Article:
Yes, I know it's been 6 months since I finished up the April month, and yes, I know I'm supposed to do May before June. However, I'm still not quite sure about my angle for May and I did have an idea in mind for June 😅
I am starting to understand that the topics that I can get really enthusiastic about are a bit of a niche. That not many other people truly know it. I can only hope that for the people who are fans, as I am, this month will be a joy to explore. The topic that I've chosen for our month of fun is "Cardcaptor Sakura"!
A magic-girl manga (i.e. Japanese comic) from about 20 years ago. It was the first manga I owned, when manga was practically unknown in the Netherlands (still is actually 😕 ). I even had to travel all the way to the biggest city of our province to buy a new volume. I'm still dreadfully jealous of how perfect and cute practically each panel of the manga looks 😍 I almost chose this subject for our January Nostalgia month, but eventually went with Dragonball Z then. Nevertheless, after 20 years a new "arc" of Cardcaptor Sakura has started again recently. Therefore, while thinking of what to do for our fun month, I just couldn't shake the feeling of wanting to do something with Cardcaptor Sakura (CCS).
One of my favorite things about CCS is how beautiful the writers, CLAMP, make each page. Especially the covers of each chapter, which are tiny works of art (the image above is the cover for chapter 23). I therefore wanted to investigate the covers through data somehow. And I've never before done any kind of analysis based on image data. I therefore thought that creating a visualization that would abstract the colors of each cover into 3 - 8 colors would be fun and new for me.
There are 50 chapters in the original CCS manga, divided into two "arcs". I went through all 12 CCS volumes to see what image was on the cover of each chapter (btw, you can also read CCS online, for example here). In my volumes the covers are printed in black and white. However, all of those chapter covers have since been published in full-color in several CCS art books. I therefore searched for and downloaded the corresponding color image from the CCS Wiki page.
Using the imager package in R, I loaded the images into R where each pixel was transformed into a multidimensional array of RGBA values. I converted that complex array into a more simple data frame of (number of pixels) * 3 (for r, g, and b value) size. To figure out which algorithm would cluster the pixel values into decent colors groups I tried several things. First I experimented with using different clustering techniques: from the standard K-means, to hierarchical clustering and even tSNE. But I also converted the RGB values of each pixel into other color spaces (where colors have different "distances" to each other and can thus result into different clustering results), using, amongst others, the colorspace package.
I often converted the results of each test into a bar chart such as below to see the color groups found. Eventually, I found that using Kmeans together with the colors converted to "Lab" visually gave the best fitting results.
However, one of the tricky things with K-means is to figure out how many clusters should be used to create groups. I first tried a combination with hierarchical clustering, but eventually I decided to use something that was probably a better judge (but more time consuming), my own eyes! For each chapter I created a graph as below, that shows me the color distribution for 3 color clusters, up to 11 (I didn't want too many). I then compared the actual cover to these groups and chose the best fitting one; a balance between capturing all the colors and having a good blend of distinct colors. I saved the hex colors and %s (the height of the bars) of the best clustering into a json.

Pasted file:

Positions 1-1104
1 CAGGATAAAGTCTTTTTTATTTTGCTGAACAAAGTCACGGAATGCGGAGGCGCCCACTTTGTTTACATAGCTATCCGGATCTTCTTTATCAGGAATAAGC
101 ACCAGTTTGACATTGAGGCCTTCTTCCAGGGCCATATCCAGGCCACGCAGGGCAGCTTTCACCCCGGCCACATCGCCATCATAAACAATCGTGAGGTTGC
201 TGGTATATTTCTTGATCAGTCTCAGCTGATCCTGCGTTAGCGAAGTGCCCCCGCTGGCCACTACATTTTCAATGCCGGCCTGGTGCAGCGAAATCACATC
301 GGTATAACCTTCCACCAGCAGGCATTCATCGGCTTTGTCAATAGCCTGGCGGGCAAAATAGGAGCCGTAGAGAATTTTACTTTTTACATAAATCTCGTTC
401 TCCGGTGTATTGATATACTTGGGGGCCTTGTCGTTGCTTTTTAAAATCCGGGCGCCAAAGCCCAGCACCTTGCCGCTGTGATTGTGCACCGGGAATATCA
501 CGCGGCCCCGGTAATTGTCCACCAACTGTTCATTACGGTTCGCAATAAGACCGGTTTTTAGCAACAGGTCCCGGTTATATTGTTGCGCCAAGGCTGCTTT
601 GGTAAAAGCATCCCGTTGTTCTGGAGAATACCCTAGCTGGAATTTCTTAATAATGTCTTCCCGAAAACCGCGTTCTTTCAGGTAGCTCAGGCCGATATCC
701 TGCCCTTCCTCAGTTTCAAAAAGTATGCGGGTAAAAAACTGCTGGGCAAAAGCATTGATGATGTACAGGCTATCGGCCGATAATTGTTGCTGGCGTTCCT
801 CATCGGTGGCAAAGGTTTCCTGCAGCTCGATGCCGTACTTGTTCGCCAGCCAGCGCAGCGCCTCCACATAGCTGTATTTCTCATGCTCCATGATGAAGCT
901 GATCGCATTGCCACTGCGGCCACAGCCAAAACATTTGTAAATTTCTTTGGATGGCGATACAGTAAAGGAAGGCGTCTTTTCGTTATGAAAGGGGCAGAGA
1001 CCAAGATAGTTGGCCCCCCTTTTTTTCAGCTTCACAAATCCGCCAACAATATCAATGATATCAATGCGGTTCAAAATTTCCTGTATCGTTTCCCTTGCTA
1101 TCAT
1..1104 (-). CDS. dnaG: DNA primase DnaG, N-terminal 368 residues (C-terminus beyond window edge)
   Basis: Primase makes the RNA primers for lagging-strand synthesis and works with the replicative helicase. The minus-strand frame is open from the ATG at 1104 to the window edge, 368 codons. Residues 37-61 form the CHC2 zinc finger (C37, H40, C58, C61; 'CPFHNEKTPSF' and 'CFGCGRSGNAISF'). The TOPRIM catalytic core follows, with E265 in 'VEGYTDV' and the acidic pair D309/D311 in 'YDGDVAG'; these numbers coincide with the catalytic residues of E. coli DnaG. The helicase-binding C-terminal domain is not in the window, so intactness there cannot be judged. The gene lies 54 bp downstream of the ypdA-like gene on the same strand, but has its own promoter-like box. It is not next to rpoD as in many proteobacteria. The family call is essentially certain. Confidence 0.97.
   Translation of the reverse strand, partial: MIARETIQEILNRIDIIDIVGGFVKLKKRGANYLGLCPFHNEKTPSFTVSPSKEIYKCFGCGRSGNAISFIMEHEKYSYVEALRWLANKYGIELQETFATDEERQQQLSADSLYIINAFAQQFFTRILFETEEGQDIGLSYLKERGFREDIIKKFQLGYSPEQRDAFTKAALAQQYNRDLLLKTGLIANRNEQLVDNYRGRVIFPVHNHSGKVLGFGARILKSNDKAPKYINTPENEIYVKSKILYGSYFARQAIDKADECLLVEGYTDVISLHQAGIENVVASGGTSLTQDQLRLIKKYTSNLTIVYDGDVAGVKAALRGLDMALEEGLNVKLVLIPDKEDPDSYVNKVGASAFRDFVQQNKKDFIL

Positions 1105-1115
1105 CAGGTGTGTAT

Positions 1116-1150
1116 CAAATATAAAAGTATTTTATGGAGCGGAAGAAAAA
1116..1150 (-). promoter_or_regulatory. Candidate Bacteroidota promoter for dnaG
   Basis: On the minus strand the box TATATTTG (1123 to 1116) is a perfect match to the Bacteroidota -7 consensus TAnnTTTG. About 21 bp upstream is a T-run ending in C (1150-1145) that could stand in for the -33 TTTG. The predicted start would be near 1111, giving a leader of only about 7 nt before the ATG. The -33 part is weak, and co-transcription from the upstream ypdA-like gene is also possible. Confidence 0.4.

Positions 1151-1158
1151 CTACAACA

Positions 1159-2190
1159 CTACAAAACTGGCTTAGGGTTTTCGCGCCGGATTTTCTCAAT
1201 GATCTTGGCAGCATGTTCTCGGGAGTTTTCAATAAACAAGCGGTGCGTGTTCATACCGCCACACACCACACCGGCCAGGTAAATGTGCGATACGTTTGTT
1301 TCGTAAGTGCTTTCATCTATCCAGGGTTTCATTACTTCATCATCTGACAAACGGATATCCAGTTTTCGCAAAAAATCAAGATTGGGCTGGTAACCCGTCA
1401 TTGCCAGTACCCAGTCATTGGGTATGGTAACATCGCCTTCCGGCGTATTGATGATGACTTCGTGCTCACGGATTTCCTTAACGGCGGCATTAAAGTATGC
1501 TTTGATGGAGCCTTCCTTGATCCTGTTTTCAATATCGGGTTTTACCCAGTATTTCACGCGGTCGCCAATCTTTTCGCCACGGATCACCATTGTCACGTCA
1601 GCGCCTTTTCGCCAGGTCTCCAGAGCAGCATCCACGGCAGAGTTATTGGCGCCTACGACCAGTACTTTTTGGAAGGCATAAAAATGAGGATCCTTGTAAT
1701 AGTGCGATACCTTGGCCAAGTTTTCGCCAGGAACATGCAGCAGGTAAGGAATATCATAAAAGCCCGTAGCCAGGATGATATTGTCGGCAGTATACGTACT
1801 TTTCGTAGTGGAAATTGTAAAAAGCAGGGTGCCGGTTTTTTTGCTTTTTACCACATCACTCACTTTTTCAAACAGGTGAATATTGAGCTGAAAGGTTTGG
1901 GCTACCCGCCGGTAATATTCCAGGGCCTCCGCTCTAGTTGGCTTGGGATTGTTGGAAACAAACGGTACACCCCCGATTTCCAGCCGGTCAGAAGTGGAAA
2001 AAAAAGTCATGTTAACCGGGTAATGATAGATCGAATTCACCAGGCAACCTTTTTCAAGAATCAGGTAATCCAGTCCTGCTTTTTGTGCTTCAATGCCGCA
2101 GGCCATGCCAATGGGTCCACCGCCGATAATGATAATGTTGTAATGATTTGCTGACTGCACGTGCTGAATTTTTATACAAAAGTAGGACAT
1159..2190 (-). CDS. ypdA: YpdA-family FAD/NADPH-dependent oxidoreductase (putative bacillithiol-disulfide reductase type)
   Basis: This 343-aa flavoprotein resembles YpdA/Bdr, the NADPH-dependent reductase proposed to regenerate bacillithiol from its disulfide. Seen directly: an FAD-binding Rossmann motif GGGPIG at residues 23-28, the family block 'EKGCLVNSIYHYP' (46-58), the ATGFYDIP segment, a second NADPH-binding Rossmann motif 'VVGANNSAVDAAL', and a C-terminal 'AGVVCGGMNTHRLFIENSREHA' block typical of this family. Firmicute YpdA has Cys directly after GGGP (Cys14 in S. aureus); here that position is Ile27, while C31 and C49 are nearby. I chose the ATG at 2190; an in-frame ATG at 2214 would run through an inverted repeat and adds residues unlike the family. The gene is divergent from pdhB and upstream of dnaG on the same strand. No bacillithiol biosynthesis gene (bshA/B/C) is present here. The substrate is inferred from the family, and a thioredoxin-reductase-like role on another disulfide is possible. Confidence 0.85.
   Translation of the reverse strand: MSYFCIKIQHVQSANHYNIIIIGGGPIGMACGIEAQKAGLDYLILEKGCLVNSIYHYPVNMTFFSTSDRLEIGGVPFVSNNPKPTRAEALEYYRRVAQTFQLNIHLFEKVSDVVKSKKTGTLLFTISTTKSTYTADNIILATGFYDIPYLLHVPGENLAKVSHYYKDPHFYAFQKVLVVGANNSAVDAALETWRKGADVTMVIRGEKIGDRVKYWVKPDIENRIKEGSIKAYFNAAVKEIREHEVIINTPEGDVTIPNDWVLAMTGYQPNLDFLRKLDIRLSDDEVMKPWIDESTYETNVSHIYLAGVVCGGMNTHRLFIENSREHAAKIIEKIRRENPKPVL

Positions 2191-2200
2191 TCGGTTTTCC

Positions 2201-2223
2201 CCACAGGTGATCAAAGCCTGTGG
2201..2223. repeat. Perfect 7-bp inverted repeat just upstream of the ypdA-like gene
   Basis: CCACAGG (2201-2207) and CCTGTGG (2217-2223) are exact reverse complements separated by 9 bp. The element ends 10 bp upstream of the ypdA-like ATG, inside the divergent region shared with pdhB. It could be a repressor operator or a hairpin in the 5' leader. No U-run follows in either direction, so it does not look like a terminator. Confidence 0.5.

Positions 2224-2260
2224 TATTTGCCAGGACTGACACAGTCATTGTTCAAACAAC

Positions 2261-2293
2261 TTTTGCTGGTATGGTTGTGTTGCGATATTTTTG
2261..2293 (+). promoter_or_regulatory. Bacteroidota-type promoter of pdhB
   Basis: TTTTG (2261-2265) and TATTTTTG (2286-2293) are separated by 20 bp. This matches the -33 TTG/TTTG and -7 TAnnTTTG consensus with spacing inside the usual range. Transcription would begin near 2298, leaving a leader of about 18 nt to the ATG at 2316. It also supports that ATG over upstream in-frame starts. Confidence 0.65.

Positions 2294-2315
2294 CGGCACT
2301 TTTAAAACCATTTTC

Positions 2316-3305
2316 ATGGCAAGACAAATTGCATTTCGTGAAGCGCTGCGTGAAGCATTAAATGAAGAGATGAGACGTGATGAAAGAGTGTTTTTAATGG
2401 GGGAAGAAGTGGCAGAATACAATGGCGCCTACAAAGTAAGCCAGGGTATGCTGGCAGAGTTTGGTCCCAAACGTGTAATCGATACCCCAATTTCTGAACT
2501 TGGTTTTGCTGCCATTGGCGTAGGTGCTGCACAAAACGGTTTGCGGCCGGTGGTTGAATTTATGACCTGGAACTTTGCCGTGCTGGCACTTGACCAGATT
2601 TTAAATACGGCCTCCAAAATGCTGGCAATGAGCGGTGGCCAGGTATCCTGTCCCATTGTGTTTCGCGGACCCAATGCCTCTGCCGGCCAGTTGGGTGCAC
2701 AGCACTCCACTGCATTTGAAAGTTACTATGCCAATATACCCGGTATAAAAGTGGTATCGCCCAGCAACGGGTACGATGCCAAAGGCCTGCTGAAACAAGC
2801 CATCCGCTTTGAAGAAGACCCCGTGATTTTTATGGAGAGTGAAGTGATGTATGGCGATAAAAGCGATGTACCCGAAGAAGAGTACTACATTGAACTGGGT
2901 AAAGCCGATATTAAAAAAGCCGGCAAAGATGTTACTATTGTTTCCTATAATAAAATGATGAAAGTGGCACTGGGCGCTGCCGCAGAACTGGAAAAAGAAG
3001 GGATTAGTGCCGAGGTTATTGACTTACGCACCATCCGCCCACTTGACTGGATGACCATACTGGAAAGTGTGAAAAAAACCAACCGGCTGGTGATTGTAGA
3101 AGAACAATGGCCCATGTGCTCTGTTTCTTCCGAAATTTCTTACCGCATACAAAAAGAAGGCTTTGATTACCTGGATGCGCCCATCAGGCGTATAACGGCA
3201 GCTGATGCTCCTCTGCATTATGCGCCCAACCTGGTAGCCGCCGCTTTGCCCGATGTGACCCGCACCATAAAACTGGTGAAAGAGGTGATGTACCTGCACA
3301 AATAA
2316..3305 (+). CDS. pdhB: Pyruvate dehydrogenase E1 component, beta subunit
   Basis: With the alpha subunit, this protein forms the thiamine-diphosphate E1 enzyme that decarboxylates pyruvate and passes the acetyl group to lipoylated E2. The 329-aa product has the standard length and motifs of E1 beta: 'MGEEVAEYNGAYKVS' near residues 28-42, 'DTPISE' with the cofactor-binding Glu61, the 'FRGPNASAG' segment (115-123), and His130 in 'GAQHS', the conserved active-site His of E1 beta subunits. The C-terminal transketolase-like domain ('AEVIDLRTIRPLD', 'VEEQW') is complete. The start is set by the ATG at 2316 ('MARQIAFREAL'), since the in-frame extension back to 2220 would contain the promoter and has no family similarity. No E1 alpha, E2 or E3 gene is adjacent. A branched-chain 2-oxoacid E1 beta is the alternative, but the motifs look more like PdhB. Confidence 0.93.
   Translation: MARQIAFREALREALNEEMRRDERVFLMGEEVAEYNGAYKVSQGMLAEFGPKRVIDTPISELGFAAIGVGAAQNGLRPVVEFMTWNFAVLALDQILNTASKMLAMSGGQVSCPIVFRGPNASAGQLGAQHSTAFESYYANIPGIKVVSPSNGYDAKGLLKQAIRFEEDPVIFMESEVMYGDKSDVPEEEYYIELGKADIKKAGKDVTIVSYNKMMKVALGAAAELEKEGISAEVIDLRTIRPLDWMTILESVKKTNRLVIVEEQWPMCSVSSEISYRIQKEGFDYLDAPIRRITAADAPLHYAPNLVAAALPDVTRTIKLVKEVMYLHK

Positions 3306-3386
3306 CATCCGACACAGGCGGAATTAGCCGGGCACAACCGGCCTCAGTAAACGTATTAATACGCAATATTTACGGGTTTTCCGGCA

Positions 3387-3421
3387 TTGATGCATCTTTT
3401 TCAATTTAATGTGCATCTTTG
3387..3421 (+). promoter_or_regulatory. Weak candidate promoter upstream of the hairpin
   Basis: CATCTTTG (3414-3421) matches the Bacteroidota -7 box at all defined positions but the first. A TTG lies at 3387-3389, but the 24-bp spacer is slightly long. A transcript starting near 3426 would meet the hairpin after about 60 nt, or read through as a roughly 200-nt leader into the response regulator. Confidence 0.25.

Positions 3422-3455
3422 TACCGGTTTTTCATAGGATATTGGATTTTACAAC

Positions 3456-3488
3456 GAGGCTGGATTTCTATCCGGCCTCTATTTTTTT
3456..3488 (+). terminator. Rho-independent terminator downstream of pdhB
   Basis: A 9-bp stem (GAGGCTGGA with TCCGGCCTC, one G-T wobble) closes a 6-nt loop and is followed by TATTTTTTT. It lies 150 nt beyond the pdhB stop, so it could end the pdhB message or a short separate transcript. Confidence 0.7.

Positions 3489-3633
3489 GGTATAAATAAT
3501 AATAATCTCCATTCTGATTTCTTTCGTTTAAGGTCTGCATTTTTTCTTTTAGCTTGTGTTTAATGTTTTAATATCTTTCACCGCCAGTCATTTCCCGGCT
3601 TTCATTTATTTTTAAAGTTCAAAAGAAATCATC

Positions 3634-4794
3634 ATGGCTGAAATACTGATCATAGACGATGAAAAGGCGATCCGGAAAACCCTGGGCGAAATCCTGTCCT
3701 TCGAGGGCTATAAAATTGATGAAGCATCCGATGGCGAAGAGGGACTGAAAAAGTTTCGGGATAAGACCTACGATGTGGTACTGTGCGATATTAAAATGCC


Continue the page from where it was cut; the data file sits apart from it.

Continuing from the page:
To complement this data about the chapter covers, I also wanted to gather information about which characters appeared in each chapter and which "card" was captured in which chapter (CCS is about Sakura collecting so-called magical Clow cards). The CCS Wiki page on each chapter seemed like just the resource I needed. But sadly, only the first 8 chapters contain information. Well, nothing else to do but to read all chapters again myself while slowly filling an Excel file with the info I needed 😜
Figuring out the design for this month came slowly. It was more a domino effect. A more concrete idea for one aspect led to a vague idea for the next part of the data which I then explored. I started with how to visualize the colors. Having a cluster of small colored circles per chapter seemed like a logical/interesting step. Placing the color clusters in a radial layout was also an obvious choice after that. Although at first I wanted to do a semi circle, with the color clusters to the right and character info the the left. However, with 50 chapters, I really needed as much space as I could get. So that's why I went with the layered approach of a small circle for all characters and around that another circle with all chapter color clusters. These two circles would then be connected by lines to show which characters appeared in which chapters.
I've always been fascinated by the CMYK dot printing process; where you can see the separate dots when you're looking at it up close, but move farther back and the bigger picture comes into view (I guessing I'm not the only one who could sometimes be found with her nose literally touching an old magazine, or old TV (for the RGB stripes), right....?). Recreating this CMYK dot technique for a visualization about a (printed) manga seemed like a proper style, and challenge. And challenge it was! I won't go into the details here (you can read a bit more in the code section), but below on the right page you can see some scribbles I made to understand how to recreate the CMYK effect (it has to do with rotations...).